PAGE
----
Secondly, it is important that we note the difference between resurrection and resuscitation. Of course, the New Testament is clear that what happened to Jesus was the former. To say that Jesus was resurrected is to say that he passed through death and came out on the other side. In the words of Paul, what was perishable and mortal became clothed with the imperishable and immortality (1 Cor. 15:54). Jesus’ resurrected body was more than simply a reconfiguration of the atoms that made up his mortal body. Instead, in his body we see a glimmer of new creation—something that only God can bring about. Because of the fact that Jesus’ resurrection was an act of new creation it would seem to me that discussions about whether or not the tomb was empty miss the point. To discuss the empty tomb leads too quickly into the meaningless speculation that comes with such a discussion (i.e., Augustine’s musings about a cannibal eating a man and then God having to raise both of them back to life). It seems better to me to simply affirm that what happened to Jesus was something inherently new. What we have at the end of our gospels are stories that come out of a community that is trying to make sense of an unfamiliar occurrence using the symbols and concepts that were available to them.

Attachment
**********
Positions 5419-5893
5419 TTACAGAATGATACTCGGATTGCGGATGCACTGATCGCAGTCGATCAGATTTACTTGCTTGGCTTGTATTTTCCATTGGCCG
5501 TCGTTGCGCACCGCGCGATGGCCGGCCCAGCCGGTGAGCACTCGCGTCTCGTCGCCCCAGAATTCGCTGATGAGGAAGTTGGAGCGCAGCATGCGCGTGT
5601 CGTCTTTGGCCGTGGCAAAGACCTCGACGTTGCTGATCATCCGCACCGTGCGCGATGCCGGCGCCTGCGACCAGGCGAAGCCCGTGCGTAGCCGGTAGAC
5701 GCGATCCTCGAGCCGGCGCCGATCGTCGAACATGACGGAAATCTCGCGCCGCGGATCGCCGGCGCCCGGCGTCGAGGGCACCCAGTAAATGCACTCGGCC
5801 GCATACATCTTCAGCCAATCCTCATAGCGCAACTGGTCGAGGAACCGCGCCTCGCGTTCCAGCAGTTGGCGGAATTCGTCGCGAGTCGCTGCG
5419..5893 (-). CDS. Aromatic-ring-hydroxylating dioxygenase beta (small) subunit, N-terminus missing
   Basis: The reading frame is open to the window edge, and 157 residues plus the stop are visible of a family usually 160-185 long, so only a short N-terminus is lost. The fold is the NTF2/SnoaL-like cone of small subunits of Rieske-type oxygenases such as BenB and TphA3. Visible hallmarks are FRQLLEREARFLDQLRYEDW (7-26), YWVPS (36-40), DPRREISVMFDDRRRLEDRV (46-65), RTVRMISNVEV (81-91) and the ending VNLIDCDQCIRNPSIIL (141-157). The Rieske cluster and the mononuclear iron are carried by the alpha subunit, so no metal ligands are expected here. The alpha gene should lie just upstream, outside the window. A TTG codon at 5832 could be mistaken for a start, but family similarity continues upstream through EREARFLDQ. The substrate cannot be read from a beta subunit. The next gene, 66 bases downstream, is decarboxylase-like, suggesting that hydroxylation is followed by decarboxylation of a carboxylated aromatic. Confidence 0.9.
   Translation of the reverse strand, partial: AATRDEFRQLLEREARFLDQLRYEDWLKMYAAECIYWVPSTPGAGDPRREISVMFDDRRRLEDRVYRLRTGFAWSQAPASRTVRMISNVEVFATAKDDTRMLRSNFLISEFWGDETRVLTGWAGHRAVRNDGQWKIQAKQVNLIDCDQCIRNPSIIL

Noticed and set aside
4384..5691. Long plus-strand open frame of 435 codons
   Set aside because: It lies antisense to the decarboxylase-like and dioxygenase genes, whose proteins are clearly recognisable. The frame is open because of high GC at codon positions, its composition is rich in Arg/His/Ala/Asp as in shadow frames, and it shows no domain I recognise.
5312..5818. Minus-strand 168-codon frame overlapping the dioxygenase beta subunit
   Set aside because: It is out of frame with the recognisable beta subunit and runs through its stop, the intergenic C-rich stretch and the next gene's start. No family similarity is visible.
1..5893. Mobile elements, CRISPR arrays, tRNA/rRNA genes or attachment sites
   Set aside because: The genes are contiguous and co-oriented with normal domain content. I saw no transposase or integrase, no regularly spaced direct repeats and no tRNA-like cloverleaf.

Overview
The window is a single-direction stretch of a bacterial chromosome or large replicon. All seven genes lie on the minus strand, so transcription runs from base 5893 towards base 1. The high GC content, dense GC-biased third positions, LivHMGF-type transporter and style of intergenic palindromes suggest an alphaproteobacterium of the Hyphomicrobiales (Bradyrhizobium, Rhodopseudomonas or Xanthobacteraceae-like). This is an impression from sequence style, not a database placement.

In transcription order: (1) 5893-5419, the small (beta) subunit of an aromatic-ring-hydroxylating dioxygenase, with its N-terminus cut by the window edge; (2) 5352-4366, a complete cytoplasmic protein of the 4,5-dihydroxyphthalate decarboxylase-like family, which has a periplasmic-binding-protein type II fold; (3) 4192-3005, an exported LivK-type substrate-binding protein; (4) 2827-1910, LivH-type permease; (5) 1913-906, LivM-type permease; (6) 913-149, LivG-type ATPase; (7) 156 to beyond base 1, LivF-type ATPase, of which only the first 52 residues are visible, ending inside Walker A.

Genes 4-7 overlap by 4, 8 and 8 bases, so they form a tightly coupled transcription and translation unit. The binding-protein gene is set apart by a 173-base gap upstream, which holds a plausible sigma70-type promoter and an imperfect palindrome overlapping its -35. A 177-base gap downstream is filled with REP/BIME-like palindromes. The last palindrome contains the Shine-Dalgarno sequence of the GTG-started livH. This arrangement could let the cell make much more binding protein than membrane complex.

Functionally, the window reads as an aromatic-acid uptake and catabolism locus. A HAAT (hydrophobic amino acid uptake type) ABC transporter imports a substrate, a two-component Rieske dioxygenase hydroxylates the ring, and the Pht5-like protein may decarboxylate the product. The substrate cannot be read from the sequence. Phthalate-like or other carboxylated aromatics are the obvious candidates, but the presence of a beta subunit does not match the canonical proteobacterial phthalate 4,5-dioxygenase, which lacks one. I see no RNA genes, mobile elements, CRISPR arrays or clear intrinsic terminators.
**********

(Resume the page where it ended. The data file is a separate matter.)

In early Jewish tradition the connection between resurrection and judgment was one of necessity—God needed to raise the dead at the end so that they could stand before him at the final judgment. In the New Testament, however, resurrection comes to imply salvation in and of itself (the origins of such a view can be glimpsed in OT passages such as Isa. 26:14, 19). For Jesus (Mark 12:26ff) and for Paul resurrection implies “eternal life in communion with God” (Pannenberg 8). As is made clear by Paul in 1 Corinthians 15, this resurrection involves a transformation which was otherwise the consequence of divine judgment. The two previously separated events, namely, judgment induced transformation and resurrection, become for Paul a single process (Pannenberg 8). At this point it is best for us to quote the words of Pannenberg at length: